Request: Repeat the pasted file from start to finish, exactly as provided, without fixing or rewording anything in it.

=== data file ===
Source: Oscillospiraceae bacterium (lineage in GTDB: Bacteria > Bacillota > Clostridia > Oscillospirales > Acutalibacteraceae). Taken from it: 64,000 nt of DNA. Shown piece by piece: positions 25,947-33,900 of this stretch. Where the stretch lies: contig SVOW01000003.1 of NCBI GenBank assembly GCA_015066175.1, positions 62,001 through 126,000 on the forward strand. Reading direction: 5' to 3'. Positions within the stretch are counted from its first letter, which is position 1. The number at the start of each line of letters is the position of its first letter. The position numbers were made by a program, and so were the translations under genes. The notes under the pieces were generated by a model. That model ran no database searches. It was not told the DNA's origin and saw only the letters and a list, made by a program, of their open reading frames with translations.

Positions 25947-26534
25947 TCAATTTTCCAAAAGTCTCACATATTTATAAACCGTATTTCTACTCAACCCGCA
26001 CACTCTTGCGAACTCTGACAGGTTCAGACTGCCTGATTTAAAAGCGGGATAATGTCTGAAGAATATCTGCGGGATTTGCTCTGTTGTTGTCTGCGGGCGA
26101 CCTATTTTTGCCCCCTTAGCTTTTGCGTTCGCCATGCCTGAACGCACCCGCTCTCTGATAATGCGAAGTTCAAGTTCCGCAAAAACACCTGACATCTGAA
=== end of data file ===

Source: Oscillospiraceae bacterium (lineage in GTDB: Bacteria > Bacillota > Clostridia > Oscillospirales > Acutalibacteraceae). Taken from it: 64,000 nt of DNA. Shown piece by piece: positions 25,947-33,900 of this stretch. Where the stretch lies: contig SVOW01000003.1 of NCBI GenBank assembly GCA_015066175.1, positions 62,001 through 126,000 on the forward strand. Reading direction: 5' to 3'. Positions within the stretch are counted from its first letter, which is position 1. The number at the start of each line of letters is the position of its first letter. The position numbers were made by a program, and so were the translations under genes. The notes under the pieces were generated by a model. That model ran no database searches. It was not told the DNA's origin and saw only the letters and a list, made by a program, of their open reading frames with translations.

Positions 25947-26534
25947 TCAATTTTCCAAAAGTCTCACATATTTATAAACCGTATTTCTACTCAACCCGCA
26001 CACTCTTGCGAACTCTGACAGGTTCAGACTGCCTGATTTAAAAGCGGGATAATGTCTGAAGAATATCTGCGGGATTTGCTCTGTTGTTGTCTGCGGGCGA
26101 CCTATTTTTGCCCCCTTAGCTTTTGCGTTCGCCATGCCTGAACGCACCCGCTCTCTGATAATGCGAAGTTCAAGTTCCGCAAAAACACCTGACATCTGAA